Shakespeare Theatre's The Alchemist

Before one word of the play is spoken, the Shakespeare Theatre lets you know what sort of production of Ben Johnson’s The Alchemist this is going to be. As theatre-goers find their seats they are greeted with a painted flat at the proscenium displaying the front entrance to an old, stylish, rich house. As the lights dim, harpsichord music plays, the kind that you would expect to hear at the opening of a play written in the 17th century. But director Michael Kahn flips our expectations as the harpsichord music is replaced with a blasting modern rock number. Though it was written in the 17th century, this production places The Alchemist in the here and now.

It is a choice that pays off. Instead of being full of characters we don’t understand, this production makes each person instantly recognizable to the audience. Credit for this must go to the costume designer, Murell Horton, whose work creates half of the comedy of the piece. The characters take one step on stage, we take one look at them, and a guffaw of recognition riffles through the audience.

In The Alchemist, three conmen, Subtle (David Manis), Face (Michael Milligan), and Dol Common (Kate Skinner) scheme to fool and rob their gullible neighbors. These neighbors include a druggist hippy, a Donald Trump look-a-like, and a duo of religious zealots. Robert Creighton as one of these zealots makes the biggest impression. He is a little bundle of exploding energy, stamping his foot and pumping his arm whenever he gets excited.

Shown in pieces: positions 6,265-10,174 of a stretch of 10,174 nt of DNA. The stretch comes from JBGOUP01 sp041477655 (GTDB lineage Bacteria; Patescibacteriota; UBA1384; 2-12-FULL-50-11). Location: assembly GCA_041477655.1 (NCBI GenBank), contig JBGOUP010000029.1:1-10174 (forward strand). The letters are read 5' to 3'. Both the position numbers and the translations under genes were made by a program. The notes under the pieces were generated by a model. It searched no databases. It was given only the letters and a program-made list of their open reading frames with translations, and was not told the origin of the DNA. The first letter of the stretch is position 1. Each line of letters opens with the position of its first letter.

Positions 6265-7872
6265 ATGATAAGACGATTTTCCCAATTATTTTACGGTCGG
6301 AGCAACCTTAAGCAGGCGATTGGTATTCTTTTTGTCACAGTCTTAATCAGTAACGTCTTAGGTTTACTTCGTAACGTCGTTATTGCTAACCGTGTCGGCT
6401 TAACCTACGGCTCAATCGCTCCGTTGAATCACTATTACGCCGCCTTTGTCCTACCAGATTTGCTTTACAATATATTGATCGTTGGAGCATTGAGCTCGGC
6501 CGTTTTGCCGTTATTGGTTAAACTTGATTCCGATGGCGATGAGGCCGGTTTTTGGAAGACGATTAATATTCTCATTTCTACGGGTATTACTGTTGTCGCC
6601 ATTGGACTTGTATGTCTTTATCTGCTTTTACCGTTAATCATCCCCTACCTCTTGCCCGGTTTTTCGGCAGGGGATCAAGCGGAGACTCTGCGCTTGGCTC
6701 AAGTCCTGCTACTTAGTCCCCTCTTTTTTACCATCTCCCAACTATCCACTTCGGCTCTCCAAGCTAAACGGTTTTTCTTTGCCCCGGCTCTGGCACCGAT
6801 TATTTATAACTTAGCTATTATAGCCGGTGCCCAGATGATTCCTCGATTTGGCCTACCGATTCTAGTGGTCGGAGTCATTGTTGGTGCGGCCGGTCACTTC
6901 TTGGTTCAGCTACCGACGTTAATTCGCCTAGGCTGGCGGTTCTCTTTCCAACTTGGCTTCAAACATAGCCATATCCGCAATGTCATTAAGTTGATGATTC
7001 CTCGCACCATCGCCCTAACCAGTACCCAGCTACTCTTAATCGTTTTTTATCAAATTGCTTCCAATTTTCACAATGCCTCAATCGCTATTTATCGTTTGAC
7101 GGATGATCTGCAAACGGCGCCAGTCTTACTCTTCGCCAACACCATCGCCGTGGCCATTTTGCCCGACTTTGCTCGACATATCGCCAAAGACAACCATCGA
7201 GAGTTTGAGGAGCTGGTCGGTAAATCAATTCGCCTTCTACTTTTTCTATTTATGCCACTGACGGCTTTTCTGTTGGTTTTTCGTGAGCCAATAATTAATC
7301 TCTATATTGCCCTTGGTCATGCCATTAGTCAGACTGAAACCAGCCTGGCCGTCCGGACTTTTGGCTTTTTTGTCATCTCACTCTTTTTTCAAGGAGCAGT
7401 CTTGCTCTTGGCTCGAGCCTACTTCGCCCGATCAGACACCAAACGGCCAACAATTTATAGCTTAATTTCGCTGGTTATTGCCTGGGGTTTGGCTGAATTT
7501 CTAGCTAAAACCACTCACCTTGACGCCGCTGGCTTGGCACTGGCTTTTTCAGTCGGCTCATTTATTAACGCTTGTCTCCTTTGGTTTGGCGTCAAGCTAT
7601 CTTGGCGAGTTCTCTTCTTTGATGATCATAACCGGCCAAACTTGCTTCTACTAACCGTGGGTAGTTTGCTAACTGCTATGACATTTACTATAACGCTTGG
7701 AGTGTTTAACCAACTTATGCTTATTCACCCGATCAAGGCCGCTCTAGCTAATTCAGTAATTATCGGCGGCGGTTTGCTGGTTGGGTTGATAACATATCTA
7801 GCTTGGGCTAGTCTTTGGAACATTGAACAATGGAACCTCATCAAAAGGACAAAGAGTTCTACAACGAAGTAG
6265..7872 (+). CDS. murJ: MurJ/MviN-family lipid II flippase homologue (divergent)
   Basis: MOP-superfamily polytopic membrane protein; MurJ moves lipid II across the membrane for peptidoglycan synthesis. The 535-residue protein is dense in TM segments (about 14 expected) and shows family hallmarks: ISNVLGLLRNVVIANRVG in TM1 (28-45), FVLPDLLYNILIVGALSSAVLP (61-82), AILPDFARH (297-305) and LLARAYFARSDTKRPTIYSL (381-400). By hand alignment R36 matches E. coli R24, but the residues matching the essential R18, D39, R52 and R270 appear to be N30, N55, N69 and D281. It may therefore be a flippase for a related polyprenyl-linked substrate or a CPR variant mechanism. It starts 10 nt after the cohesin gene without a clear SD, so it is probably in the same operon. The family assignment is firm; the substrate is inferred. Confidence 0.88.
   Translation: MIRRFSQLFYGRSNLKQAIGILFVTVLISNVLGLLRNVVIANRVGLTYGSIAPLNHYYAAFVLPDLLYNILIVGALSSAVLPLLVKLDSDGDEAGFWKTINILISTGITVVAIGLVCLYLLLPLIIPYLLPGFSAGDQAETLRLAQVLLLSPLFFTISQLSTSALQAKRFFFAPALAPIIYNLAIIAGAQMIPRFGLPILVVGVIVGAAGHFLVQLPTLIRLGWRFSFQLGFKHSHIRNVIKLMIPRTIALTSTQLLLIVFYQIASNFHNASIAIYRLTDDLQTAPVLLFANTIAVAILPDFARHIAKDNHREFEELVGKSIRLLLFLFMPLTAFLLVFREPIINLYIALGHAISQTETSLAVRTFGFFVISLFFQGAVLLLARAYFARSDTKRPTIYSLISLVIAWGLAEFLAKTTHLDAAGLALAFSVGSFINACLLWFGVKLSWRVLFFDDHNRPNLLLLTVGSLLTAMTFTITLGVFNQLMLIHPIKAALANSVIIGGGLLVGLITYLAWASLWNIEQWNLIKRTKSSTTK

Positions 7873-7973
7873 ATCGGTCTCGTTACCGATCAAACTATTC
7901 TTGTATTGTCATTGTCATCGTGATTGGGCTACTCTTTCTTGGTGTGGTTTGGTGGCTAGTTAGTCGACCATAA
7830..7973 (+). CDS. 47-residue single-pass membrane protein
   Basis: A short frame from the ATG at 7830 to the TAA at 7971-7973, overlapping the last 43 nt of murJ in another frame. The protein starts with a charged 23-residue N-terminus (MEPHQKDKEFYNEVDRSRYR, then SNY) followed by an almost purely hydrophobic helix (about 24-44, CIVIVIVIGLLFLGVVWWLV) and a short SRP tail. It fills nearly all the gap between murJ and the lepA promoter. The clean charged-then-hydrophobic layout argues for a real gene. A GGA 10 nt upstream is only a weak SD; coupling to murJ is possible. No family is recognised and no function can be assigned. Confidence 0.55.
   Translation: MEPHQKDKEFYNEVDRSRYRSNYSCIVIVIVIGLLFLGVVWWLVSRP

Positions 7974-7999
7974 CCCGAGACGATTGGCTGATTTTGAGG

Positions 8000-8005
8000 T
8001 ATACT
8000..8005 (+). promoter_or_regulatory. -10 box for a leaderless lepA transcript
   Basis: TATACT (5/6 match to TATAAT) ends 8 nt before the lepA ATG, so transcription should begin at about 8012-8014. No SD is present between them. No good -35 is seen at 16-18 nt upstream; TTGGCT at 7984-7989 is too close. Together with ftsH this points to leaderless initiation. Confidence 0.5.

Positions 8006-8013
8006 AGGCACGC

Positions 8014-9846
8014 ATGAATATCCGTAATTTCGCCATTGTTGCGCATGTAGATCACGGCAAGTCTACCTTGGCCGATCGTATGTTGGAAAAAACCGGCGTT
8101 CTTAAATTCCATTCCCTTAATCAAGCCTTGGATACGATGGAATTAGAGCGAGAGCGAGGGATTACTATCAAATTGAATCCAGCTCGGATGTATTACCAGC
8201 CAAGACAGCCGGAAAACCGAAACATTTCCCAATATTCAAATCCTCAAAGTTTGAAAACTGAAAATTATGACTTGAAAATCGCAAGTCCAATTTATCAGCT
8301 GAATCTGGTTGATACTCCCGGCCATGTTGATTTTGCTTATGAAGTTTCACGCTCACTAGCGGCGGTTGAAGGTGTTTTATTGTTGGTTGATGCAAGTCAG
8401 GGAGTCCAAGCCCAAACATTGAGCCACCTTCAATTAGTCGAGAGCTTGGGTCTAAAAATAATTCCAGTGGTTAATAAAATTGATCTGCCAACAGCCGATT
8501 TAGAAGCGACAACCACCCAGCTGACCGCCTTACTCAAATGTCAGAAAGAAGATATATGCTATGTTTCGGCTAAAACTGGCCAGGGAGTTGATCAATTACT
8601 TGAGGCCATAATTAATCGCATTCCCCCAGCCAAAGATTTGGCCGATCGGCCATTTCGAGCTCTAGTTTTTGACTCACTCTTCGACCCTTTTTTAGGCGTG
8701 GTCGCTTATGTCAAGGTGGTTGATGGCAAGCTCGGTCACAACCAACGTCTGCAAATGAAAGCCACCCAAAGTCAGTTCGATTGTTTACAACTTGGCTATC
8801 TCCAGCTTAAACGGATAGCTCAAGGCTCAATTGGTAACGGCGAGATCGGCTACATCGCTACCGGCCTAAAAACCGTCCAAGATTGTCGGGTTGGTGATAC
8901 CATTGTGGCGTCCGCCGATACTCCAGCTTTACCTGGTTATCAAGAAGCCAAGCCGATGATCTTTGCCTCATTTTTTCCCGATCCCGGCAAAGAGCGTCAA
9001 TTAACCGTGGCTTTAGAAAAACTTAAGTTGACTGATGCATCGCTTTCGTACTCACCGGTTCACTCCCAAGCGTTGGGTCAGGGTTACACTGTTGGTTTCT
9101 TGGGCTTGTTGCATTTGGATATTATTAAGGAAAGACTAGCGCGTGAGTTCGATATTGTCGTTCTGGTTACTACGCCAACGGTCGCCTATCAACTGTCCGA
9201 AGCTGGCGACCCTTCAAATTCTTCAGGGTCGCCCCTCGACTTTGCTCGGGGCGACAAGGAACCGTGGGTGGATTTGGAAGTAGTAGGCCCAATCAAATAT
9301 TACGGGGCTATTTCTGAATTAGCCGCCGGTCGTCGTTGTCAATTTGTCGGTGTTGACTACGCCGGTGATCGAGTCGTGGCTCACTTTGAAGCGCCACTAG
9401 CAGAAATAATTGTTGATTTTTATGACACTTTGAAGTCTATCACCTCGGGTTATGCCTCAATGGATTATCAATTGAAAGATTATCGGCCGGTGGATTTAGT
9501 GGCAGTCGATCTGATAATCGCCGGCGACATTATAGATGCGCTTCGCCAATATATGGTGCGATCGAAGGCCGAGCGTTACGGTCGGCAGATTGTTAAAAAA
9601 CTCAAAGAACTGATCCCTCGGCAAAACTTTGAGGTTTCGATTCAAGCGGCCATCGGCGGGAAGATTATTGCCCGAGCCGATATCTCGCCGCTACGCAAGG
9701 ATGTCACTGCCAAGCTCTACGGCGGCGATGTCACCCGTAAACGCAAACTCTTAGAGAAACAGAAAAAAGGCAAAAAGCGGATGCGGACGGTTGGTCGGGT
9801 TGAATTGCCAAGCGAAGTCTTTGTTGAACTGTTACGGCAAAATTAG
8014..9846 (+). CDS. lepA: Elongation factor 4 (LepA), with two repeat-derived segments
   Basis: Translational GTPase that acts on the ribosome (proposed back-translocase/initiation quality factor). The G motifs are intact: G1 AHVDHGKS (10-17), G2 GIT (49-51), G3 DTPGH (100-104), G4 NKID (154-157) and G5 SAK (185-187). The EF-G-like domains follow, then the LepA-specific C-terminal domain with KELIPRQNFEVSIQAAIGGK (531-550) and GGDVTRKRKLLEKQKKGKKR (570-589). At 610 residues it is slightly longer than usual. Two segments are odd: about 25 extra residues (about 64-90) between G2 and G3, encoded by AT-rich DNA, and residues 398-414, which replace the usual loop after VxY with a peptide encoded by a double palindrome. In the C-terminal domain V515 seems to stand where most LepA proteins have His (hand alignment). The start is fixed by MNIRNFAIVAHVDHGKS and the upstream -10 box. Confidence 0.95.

The script has its weaknesses. The female characters are ignored to the point of being offensive. Dol Common appears a couple times, but then the men shoo her upstairs, where she spends most of the play waiting for Jonson to allow her to appear again. It seems a waste of Skinner’s talent; Shakespeare Theatre audiences saw more of her in the recent staged reading! The demands for the only other female character, Dame Pliant, consists of standing onstage, looking pretty, and allowing old men to paw you. Every actress’s dream, I’m sure. But this is all Jonson’s fault, not the actors’ nor Khan’s. The other weakness is the fact that the script is rather one-joke (foolish character enters, conmen concoct elaborate scheme to rob him, repeat). But the modern aesthetic Kahn uses helps keep the production from feeling too stale.

3 starts
Through November 22


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